A business plan is more than just documentation your lender
requires for financing. Your business plan is like a blueprint for
long-term success, as it gives you a written breakdown of your
goals, strategies, and the conditions your business is operating
Luckily, your plan doesn’t have to be a huge binder filled with
complex papers. The overall design of your plan just needs to
address things that will have an impact on your business, and what
you’re going to do to handle those factors. Of course, given the
fluid nature of business, your plan is always subject to change and
review. Don’t be afraid to get a second opinion on your plan from a
person whose knowledge is sound or your company’s accountant.
All business plans should cover the bases, so take a look at the
following key components yours should address for the most
What Your Business Involves
A strong business plan provides a thorough overview of what’s
involved in the business, including the following:
• Business goals and strategies
• All schedules
• Margin of profit
• Cash flow
• Equipment selection and maintenance
• Runs of production
You’ll also need to determine your direct competition, and what
your business is going to do that will make you stand out from
those other companies. Your edge may include the products or
services themselves, warranties, the quality, your prices, contract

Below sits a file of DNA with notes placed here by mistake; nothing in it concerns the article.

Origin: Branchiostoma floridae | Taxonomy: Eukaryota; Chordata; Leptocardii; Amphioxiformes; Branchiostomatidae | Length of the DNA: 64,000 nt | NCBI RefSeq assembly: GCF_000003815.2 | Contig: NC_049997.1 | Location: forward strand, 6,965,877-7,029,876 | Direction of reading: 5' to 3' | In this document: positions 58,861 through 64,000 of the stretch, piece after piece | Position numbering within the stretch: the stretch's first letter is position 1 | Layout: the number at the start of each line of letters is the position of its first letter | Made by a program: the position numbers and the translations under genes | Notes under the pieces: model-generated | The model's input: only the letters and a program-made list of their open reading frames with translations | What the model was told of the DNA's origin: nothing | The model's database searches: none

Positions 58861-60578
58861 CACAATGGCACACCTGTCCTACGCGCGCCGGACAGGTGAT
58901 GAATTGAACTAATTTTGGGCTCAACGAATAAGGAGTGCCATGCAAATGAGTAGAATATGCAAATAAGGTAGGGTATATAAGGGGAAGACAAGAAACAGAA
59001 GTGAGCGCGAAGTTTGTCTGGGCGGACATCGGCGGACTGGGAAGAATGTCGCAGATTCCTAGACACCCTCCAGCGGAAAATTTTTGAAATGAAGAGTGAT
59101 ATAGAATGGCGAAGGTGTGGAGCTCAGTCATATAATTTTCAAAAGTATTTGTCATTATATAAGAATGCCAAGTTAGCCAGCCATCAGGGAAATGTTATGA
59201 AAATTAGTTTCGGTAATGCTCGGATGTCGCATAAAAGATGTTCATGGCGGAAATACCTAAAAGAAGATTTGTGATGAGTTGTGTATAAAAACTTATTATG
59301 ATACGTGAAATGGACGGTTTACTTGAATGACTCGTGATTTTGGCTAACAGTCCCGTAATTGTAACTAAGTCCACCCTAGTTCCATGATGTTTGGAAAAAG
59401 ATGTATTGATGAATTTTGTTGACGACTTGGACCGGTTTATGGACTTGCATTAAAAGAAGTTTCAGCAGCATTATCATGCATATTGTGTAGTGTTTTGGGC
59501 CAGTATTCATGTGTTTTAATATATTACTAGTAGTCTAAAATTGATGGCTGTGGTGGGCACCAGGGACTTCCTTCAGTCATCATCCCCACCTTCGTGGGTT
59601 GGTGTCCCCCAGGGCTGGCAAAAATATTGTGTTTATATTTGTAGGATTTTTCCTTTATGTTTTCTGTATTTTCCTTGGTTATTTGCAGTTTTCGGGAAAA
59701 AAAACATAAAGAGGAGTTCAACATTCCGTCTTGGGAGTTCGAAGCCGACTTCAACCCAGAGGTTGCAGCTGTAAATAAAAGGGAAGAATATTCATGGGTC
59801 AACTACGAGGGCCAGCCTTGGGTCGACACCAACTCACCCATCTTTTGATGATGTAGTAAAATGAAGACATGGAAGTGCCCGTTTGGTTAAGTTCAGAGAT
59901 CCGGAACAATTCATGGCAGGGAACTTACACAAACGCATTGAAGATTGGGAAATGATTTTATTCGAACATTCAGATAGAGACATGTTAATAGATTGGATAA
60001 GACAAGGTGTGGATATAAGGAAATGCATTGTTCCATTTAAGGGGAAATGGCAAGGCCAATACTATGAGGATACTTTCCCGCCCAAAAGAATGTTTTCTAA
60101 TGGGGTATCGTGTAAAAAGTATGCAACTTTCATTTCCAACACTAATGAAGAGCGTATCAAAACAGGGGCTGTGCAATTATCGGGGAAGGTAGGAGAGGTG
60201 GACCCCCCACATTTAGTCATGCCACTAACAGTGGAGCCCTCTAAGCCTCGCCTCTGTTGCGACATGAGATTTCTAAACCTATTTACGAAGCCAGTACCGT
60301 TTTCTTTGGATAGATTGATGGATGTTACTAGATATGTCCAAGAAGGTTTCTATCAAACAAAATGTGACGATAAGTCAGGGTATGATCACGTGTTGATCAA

terms, your customer service or the delivery, including method and
Your Market in a Nutshell
The conditions you're operating under directly influence the
success and failures of your business. Ask yourself and answer the
questions below as part of your plan:
• What is the potential market size?
• Is the market growing?
• What influences the market the most?
• What are the market and my product’s life cycles?
• Who are my customers, now and in the future?
Don't Forget Your Goals
Both long and short-term business and personal goals influenced by
your company can be a part of your plans.
A short-term personal goal list may, for example, read as
• I will take a week-long vacation each year.
• My family must be taken care of financially if
something happens to me.
• Within one year, I will have the same salary I would
pay a manager.
The list for long-term personal goals would touch more on the
distance future, as shown below:
• Within ten years, my company should be worth $1
• By the time I am 50, I want to have money available
• I will have a retirement plan set before I actually
Business goals are centered on your company instead of you
entirely. A short-term and long-term business goal list, for
instance, could read in part as shown:
• My company’s pre-tax profit must stay above $500,000
before the five-year mark.
• Gross profit must be above 33 percent, in spite of
• I will find and train a new manager to take over
daily business concerns within ten years.
• I will lessen the company’s dependence on our most
popular service by introducing new services.
There are no hard and fast answers here, as each business type and
market has its own specific sets of needs and factors. You'll also
have to be prepared to alter your business plans as circumstances
dictate for the best results.
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solidly-crafted plan, visit BetheBoss.ca today to see all the
exciting franchise opportunities available!